Saturday, June 3, 2023

Time for healing as dust settles on divisive football politics

The battle for the heart and soul of Botswana football was settled yesterday as delegates voted in a committee to lead local football for the next four years. For many football observers, this was the most fiercely contested battles in living memory. In its wake, it left the local football fraternity divided, battered and in need of healing. 

As the new committee takes to office, first in their mandate should be an attempt to heal the rifts caused by the divisive race to the BFA leadership.   “We have to accept the fact that local football is divided right now. A mammoth task now lies ahead for those who have taken office as they have to deal with the issue of a polarised football fraternity,” Mmegi Sports Editor Mqondisi Dube observed. “A lot of people think the elections were ‘the big thing.’ However, the biggest and most important thing starts on Monday when the new committee takes office because they will have to start working towards healing the rifts in local football,” he opined. 

According to Dube, following a very divisive campaign for local football’s highest office, “there is a lot of anger and everyone involved seems intent on exerting some form of vengeance on his or her rivals”. With all this in mind, he is of the view that what local football now needs is a unifying factor, “someone to unite not just clubs, but also administrators, supporters and sponsors behind the game.

 “There are a lot of issues of mistrust within these important stakeholders. For those who came into office, the first and most important thing will be to restore trust within the different stakeholders” Dube said. 

According to Dube, if it was up to him, the new committee should “do a Nelson Mandela” and call a meeting to reconcile and unite all rival factions.’ 

The same sentiments were echoed by Yarona FM Sports Editor, Kagiso “Fox” Phatsimo, who, just as Dube, opined that the newly elected BFA NEC needs to call all factions to the table to broker peace. He, however, expressed concerns that given the prevailing toxic atmosphere, this will be a difficult job to do. “After the elections, we all now have to go back to support and build football. My concern, however, is that as it stands no one from all the warring factions seems to be ready to work with their rivals. Unfortunately, we may end up in a situation where rival members of all camps are elected into the committee and will be forced to work with each other,” Phatsimo said.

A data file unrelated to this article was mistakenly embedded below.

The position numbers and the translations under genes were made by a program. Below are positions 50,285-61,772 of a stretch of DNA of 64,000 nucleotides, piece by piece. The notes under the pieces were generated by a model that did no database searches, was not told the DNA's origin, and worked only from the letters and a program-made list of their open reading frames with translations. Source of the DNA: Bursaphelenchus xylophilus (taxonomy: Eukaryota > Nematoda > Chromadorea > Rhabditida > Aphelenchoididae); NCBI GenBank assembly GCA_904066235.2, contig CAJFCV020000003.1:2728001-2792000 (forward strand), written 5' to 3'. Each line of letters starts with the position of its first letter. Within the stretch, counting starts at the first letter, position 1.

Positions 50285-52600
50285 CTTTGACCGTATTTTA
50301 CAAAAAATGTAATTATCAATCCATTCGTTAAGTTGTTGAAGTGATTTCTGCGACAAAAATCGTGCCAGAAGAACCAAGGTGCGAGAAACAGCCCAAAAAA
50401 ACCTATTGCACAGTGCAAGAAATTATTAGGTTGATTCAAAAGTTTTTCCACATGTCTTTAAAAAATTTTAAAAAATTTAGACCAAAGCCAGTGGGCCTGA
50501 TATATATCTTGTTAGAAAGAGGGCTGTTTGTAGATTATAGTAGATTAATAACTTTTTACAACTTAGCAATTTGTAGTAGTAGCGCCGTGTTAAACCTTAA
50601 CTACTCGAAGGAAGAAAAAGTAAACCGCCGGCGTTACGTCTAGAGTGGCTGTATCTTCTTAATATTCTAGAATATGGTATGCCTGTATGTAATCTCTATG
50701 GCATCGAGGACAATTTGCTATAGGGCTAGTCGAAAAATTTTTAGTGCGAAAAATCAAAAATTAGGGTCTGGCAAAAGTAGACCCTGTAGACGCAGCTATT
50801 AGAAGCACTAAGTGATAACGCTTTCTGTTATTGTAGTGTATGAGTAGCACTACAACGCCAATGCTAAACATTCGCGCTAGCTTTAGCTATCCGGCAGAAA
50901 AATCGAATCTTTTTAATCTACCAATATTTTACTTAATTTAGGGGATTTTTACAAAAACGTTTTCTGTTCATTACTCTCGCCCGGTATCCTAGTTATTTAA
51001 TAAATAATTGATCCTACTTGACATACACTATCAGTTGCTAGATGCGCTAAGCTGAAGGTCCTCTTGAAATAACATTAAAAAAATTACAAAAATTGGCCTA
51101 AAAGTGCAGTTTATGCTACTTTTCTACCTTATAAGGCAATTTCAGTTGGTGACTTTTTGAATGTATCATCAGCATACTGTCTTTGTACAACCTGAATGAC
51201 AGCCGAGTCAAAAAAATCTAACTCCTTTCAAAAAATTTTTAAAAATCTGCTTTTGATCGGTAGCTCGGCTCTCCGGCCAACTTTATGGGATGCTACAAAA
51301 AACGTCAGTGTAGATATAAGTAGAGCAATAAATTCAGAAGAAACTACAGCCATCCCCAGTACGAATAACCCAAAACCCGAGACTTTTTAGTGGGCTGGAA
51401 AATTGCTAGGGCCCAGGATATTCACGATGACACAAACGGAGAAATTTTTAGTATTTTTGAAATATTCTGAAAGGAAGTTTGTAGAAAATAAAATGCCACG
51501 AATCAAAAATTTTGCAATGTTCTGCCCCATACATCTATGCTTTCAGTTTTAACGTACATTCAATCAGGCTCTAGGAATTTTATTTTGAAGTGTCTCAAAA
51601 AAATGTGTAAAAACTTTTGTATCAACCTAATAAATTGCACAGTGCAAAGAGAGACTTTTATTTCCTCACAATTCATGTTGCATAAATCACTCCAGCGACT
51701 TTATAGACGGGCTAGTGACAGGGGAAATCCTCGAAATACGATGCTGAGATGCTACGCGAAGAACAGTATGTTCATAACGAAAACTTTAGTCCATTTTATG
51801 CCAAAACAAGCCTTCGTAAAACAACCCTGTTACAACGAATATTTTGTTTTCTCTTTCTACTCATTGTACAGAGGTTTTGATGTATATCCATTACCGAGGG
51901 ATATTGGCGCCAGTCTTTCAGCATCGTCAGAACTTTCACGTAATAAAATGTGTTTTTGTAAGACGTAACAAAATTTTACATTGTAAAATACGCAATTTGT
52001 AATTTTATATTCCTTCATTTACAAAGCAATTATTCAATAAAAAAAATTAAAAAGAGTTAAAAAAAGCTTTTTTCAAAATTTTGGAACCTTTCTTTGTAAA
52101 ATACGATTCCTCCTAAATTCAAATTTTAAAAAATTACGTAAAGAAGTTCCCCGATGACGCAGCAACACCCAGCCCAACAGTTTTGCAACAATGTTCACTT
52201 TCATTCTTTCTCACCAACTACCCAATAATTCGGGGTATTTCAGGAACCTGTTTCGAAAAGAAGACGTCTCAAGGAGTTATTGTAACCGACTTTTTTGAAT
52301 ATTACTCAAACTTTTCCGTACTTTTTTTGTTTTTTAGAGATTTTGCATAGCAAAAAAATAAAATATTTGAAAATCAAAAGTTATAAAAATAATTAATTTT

With this in mind, the Yarona Sports Editor said it would be in the interest of football for all factions to put their differences aside and “create a space for reconciliation”. 

“Being rivals in the football field and in football politics should not be taken into the boardroom. With all the elections now past, everyone will have to take stock of himself and work towards uniting football, and this starts with the president of the BFA. Unfortunately, most of our sports leaders lack integrity and honesty and I therefore do not see them owning up to create a space for that much needed reconciliation,” Phatsimo said. 

However, he was not optimistic that local football administrators can work together. He said as has been the norm, he anticipates the current atmosphere, where rivals who voted to the BFA NEC continue to “sabotage” their rivals within the committee to prevail. 


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